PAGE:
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Five tips on hospice care you probably don’t know

Torrance Probate and Estate Planning Attorney

Five tips on hospice care you probably don’t know

Caring for an elderly parent is challenging. There may be a time when it becomes too challenging to handle it alone.

One thing you should consider is hospice care. It offers a world of benefits, but isn’t taken advantage of often enough.

Here are five things you might not know about hospice care.

Get hospice care before you really need it.

The main requirement for hospice care is that your loved one is terminally ill and expected to live less than six months. An 85-year-old with Parkinson’s disease and heart disease could be considered terminally ill. Talk with your parent’s doctor – he will be the one to sign off on hospice care anyway.

And just because your parent may pass away in six months, it doesn’t mean he will. Hospice care can continue for as long as your parent needs it, providing he continues to meet the qualifications.

The other main requirement for hospice care is that your parent agrees to accept palliative care. This simply means that instead of trying to cure his illness – which in many case isn’t possible anyway – your parent agrees to receive comfort care instead.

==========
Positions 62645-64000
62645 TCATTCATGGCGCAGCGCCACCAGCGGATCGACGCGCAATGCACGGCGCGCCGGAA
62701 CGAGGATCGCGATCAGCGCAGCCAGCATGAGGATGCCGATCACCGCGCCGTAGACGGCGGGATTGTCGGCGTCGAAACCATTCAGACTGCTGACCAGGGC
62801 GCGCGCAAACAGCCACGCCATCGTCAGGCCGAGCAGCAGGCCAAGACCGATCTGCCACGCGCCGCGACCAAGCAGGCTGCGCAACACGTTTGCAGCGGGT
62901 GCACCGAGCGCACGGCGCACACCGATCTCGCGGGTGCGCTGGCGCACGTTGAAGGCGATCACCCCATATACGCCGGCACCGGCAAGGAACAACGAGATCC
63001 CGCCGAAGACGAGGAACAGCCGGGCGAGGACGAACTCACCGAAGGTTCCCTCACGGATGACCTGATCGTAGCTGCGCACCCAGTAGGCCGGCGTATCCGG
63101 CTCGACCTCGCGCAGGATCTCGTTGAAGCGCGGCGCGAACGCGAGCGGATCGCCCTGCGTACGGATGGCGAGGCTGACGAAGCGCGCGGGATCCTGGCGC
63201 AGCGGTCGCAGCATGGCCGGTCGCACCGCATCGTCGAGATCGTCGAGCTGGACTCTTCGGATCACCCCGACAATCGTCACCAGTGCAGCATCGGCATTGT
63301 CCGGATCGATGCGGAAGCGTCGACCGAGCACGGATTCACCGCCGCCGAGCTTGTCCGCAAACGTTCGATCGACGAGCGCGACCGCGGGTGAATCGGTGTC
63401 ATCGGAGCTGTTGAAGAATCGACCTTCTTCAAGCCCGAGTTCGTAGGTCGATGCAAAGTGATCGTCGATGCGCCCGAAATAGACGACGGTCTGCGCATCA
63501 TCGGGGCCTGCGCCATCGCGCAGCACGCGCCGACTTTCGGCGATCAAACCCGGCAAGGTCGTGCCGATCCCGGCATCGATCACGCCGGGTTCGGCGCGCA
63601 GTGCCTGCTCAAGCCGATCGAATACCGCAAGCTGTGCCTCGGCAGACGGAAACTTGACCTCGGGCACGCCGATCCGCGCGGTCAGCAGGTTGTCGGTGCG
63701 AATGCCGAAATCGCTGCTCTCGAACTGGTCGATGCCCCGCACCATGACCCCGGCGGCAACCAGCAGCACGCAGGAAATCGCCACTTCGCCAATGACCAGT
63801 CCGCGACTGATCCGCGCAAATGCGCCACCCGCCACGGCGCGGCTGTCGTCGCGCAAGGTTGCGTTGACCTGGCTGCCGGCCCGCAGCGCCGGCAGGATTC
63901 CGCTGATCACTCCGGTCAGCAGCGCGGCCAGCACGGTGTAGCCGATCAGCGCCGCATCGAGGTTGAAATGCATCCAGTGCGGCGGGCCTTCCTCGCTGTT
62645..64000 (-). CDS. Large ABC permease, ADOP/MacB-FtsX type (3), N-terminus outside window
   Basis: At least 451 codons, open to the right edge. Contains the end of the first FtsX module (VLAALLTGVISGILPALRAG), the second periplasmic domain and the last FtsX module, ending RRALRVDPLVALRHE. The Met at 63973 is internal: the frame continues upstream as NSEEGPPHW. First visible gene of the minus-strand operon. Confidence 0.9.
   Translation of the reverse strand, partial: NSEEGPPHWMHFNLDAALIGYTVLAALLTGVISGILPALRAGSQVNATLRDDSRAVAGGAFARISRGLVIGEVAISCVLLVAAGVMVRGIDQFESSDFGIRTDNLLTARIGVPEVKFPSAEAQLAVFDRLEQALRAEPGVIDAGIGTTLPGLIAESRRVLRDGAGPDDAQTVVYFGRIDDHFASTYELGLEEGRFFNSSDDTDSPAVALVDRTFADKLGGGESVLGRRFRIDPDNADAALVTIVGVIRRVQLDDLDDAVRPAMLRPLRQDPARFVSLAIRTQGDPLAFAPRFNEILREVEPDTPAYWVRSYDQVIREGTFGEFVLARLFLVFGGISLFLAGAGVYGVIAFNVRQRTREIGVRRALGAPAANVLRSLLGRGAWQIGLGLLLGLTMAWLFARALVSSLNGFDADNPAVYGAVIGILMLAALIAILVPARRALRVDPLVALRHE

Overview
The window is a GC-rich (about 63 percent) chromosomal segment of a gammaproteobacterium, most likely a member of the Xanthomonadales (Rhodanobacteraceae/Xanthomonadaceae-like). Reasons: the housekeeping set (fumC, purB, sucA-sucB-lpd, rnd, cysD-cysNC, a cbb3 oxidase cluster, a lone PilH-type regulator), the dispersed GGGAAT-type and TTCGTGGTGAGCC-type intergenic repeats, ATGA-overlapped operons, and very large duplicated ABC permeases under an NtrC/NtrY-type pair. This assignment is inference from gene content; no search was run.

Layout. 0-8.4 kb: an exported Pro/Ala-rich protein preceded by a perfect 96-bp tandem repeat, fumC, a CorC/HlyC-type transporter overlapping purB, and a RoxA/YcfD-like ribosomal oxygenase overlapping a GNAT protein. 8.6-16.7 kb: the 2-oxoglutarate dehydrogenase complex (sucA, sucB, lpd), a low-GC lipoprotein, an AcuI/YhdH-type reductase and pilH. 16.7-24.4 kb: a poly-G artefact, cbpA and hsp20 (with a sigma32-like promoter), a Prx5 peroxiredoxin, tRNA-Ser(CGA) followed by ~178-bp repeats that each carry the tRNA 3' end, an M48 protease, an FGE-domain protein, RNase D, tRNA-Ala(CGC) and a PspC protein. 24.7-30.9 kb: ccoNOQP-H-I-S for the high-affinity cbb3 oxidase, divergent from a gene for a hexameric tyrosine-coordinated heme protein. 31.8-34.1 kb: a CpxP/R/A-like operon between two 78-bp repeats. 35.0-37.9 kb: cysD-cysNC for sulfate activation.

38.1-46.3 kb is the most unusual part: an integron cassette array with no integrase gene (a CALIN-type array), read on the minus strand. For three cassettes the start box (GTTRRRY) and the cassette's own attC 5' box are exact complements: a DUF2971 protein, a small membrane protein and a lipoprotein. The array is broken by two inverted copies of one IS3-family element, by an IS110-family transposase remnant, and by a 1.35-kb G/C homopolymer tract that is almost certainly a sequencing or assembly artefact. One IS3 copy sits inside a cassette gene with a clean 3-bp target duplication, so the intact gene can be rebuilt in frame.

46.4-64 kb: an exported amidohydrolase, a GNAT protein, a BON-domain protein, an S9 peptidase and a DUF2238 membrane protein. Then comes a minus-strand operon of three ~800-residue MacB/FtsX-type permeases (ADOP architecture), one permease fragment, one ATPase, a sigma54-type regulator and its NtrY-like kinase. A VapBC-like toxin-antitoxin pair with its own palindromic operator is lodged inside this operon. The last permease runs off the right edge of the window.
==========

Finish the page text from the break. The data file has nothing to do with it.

Hospice is covered by Medicare.

Did you know that hospice care is covered by Medicare? Just make sure that the hospice you choose is Medicare certified.

Your loved one will receive many services through hospice, including nursing care, prescription drugs, and medical equipment and supplies.

Note that hospice care does not pay for room and board either at nursing homes or at specialized hospice facilities

Hospice care is available in nursing homes.

You might choose hospice care to help keep your parent in his home. Others might choose a specialized hospice facility.

But what if your parent is already in a nursing home? Hospice services will provide care in nursing homes as well, providing your parent with an extra level of care.

Choose a hospice service wisely.

Services vary from hospice to hospice.

Some hospice services won’t do home visits on weekends or holidays, but others do. Some will only provide patient care, while others will help with housekeeping and laundry.

Check around to find the hospice with the most services available to you. Interview a few different services and ask lots of questions.

Most hospice services provide volunteers.

Many hospice services will provide volunteers that will sit with your loved one for a few hours a week, giving you some time for yourself.

Oftentimes your volunteer will be a retired healthcare professional. Knowing that your parent is in the hands of retired professional can be a comforting thought.

Caring for your parent at the end of his life can be physically and emotionally draining. Hospice care can be a huge benefit not only to your parent, but to you as well.